What are tides, and what causes them?
A tide is the horizontal and vertical movement of the ocean’s surface water. This definition is saying tides go up and down as well as in and out. There are two high tides and two low tides each day.
Tides are created by the gravitational pull of the moon and sun alongside the earth’s rotation, and they happen at different times depending on the cycle of the moon.
Like gravity keeps our feet on the ground, it also pulls the ocean towards the moon.
- A bulge of water (a high tide) will be created nearest to the moon, making the first high tide of the day.
- A second high tide will occur when a second bulge is created on the opposite side of the earth from the side facing the moon.
Understanding tide time
High tide happens twice a day, but the times change, and you may be wondering why?
Tides are predictable, unlike British weather, as they are based on the moon’s rotation around the earth and the earth’s rotation around the sun. This means that tide predictions are very accurate.
Why aren’t they at the same time every day? Well, it is because there are about 6 hours and 12 minutes between high and low tides.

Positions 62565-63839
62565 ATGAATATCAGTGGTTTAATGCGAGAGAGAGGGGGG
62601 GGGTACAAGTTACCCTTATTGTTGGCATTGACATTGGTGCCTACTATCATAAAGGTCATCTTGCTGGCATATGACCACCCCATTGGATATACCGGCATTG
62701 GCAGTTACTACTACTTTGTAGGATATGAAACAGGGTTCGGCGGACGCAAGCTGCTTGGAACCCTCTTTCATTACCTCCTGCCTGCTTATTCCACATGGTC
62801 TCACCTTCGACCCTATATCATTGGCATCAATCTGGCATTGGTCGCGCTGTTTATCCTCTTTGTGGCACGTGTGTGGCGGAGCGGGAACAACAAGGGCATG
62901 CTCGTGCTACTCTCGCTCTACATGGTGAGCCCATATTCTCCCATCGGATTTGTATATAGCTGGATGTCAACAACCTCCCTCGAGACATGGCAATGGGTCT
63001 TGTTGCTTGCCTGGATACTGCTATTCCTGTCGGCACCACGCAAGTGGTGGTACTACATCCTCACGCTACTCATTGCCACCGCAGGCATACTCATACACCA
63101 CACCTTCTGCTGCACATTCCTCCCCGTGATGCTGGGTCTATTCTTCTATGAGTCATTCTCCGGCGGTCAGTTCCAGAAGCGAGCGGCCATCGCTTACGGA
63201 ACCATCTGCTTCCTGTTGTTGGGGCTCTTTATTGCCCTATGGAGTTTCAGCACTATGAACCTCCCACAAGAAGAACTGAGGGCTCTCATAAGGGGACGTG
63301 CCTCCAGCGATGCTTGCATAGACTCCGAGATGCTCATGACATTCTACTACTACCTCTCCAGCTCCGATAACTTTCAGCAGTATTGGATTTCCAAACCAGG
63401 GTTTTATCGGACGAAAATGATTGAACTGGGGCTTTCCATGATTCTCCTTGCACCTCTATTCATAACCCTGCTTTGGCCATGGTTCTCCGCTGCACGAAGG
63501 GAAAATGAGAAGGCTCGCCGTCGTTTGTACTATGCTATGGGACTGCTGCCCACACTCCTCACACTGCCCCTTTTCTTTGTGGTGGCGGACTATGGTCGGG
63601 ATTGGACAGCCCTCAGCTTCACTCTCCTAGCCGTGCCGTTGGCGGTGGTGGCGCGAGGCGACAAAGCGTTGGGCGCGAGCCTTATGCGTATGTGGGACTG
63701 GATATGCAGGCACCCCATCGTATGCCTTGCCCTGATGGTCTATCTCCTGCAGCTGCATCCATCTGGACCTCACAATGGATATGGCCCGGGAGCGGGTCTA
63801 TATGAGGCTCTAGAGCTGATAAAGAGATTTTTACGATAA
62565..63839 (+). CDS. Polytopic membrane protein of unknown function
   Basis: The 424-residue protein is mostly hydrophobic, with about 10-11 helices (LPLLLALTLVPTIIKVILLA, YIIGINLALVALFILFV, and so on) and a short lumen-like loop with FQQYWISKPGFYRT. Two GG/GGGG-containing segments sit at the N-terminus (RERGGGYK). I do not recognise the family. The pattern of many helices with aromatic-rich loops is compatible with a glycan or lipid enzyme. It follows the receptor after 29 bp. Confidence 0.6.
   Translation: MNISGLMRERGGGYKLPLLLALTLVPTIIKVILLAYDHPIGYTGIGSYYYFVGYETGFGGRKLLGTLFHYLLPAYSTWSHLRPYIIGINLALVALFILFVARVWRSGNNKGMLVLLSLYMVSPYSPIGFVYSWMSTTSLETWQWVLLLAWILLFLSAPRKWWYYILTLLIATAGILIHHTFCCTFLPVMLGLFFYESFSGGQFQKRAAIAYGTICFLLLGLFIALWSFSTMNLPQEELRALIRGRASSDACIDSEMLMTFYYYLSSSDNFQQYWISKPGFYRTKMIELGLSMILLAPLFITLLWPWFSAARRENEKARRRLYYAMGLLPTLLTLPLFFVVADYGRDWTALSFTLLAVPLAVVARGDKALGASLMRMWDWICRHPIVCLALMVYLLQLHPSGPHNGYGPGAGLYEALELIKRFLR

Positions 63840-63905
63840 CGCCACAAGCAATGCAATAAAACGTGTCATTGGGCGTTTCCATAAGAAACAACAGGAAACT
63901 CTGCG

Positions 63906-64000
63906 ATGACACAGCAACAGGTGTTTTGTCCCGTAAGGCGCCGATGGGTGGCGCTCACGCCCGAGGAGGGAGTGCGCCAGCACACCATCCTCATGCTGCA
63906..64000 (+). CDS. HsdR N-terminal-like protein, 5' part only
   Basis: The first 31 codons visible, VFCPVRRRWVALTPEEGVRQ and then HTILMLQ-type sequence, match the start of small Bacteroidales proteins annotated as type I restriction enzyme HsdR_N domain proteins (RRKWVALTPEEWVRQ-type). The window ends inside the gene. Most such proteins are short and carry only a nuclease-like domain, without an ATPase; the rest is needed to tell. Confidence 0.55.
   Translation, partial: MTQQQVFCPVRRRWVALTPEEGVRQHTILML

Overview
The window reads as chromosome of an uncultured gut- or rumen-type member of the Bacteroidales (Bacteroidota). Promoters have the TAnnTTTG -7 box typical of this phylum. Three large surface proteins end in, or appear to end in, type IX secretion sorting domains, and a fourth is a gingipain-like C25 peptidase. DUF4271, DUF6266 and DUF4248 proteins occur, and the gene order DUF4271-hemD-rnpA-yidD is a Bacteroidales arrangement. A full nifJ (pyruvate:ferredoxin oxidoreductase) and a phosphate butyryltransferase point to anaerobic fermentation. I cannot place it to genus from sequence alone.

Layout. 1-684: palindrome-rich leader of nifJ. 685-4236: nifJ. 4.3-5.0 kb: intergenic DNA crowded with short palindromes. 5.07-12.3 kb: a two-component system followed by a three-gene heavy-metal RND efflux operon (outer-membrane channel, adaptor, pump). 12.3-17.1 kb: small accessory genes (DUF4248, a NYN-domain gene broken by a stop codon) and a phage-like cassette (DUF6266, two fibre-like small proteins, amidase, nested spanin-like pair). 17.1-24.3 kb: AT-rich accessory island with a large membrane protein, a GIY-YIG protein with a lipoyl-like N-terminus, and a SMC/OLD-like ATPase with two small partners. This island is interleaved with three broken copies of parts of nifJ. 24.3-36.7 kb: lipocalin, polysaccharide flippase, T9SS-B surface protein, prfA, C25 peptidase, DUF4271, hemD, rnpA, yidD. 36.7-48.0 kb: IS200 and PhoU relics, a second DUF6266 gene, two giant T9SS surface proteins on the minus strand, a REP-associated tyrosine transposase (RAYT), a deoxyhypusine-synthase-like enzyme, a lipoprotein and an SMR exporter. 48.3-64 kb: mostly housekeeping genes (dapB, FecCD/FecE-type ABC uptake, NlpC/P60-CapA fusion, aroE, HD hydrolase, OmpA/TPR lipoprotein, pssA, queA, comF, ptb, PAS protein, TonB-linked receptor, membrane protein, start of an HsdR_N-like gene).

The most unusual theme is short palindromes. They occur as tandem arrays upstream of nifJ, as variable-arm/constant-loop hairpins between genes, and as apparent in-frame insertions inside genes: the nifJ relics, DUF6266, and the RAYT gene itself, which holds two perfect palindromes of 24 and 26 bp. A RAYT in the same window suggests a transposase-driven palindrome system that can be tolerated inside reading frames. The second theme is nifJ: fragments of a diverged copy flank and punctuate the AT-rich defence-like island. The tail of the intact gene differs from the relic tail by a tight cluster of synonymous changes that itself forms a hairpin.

Understanding tidal range
You may notice that sometimes a high tide can be very high, and for some reason the low tide makes the water go out much further than normal.
The tidal range is the difference in height between low and high tides. The range varies depending on the time, weather conditions, and moon cycle.
During Spring tides, the range will be at its greatest as the gravitational forces of the moon and sun are aligned. These occur at full and new moon phases.
Neap tides mean that the water moves more slowly, and the range will be much smaller. Neap tides happen in the first and third quarters of the moon’s phase.
Why is knowing about the tide important?